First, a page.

the armed conflict.
Ratify the Inter-American Convention on the Elimination of All Forms of
Discrimination Against Persons with Disabilities.
UNDP Report on Guatemala, 1999.
 Between 1995 and 2000, the general mortality rates in the other Central American nations were as follows: Costa Rica, 3.9; El Salvador, 6.1; Honduras, 5.4; Nicaragua, 5.8; Panama, 5.1. See: ECLAC, Indicadores Sociales Básicos de la Subregión Norte de América Latina y El Caribe; LC/MEX/L.387, August 10, 1999.
The Guatemalan State noted in its
response to the draft report that, thanks to the efforts it made between 1980
and 2000, infant mortality fell from 91 deaths per thousand live births to
See UNDP 1999
Report on Guatemala.
The Guatemalan State has noted that to comply with the goals contained in its
annual operating plans, Congress approved the amount of Q5,585,738.00 for
financial year 2001, which represents a 74 percent increase over the year 2000
Traditionally, Guatemala has had extremely light fiscal burdens, averaging out
at 7.8 percent of GDP. In contrast, the average for Latin America as a whole
is 13.5 percent.
In Guatemala, revenues from indirect taxes account for between 75 and 80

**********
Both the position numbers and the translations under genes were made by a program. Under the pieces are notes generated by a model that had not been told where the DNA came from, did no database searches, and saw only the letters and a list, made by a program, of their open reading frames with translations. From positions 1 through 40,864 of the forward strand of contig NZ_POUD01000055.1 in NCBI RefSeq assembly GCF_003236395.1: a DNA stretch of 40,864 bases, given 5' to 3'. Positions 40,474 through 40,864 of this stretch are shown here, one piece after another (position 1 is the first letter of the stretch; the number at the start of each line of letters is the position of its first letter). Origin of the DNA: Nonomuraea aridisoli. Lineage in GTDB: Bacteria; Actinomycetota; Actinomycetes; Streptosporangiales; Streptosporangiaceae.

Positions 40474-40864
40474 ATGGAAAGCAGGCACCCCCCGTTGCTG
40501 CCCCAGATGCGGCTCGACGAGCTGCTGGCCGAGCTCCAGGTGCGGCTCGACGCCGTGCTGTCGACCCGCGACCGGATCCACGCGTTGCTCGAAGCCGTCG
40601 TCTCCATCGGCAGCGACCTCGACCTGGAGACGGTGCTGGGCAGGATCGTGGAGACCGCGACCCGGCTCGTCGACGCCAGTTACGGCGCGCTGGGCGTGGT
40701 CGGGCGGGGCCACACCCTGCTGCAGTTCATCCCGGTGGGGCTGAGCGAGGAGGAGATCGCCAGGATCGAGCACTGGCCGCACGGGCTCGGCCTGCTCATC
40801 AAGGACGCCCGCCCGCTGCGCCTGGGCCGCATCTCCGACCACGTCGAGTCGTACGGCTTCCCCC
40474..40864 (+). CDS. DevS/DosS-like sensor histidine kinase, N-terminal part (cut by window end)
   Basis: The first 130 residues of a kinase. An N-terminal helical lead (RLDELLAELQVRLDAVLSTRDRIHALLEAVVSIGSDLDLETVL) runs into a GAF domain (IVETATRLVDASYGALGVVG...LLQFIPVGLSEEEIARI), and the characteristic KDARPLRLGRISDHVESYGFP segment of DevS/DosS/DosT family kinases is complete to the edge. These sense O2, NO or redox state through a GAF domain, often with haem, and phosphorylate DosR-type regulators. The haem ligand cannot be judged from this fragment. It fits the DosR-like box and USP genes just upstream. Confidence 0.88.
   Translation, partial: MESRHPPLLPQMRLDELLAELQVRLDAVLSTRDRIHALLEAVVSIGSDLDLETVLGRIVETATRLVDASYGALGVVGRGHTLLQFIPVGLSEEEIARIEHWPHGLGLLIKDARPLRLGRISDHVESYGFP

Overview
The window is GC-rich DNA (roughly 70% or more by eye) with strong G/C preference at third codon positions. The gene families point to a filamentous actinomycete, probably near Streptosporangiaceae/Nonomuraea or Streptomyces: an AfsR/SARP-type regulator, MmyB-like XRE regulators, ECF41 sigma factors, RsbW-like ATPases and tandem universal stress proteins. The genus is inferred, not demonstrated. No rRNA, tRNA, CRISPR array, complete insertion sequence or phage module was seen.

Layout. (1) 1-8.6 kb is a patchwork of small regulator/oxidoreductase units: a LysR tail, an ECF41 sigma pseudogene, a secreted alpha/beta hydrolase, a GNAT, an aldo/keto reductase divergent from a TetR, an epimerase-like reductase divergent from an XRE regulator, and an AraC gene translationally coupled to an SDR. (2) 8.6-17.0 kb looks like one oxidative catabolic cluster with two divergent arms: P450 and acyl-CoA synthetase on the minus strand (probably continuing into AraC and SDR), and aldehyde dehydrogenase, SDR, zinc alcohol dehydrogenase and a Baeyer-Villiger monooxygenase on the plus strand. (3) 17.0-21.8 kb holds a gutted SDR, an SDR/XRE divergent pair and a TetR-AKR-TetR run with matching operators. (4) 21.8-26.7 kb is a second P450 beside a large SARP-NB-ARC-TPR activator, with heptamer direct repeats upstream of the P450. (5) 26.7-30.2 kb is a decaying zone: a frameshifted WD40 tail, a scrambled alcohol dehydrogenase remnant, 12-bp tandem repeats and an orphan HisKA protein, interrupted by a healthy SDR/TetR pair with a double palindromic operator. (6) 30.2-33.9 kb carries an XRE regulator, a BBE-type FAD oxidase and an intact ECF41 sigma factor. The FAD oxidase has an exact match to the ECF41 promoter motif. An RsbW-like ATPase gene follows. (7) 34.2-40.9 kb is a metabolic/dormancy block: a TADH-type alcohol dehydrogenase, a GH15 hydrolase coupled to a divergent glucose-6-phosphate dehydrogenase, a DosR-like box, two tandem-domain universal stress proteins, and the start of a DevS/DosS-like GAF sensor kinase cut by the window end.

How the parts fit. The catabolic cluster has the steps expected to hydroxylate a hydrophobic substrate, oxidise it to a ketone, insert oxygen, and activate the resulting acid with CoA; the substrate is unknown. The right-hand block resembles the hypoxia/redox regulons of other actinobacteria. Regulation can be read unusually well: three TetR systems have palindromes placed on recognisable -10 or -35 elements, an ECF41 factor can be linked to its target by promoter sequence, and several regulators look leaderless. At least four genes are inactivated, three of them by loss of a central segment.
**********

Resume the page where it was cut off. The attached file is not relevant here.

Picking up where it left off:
percent of the total. Not only does this mean that the Guatemalan tax system
is highly regressive, it also has the effect of strengthening social
inequalities in income distribution.
In its comments to the draft report the Guatemalan State noted that it was
unable to meet that target because of private sector resistance to a tax
reform that would ultimately lead to a greater burden of direct taxation. The
State also explained that “the productive sector does not strictly speaking
oppose the tax reform process; however, it will support it only if it chiefly
relies on indirect taxes, essentially VAT, believing that direct taxation
punishes entrepreneurial initiative and effort and tends to dissuade private
In its comments on the draft report the State reported that “tax evasion in
Guatemala is alarming. Although no exact figures are available, a simple
calculation shows its importance and its detrimental impact on efforts to
improve tax revenues. In 1998, for example, VAT revenue totaled Q5,299.1
million; however, according to that same year’s private spending figure
(Q105,428.5), that total conceals an evasion rate of almost 50 percent.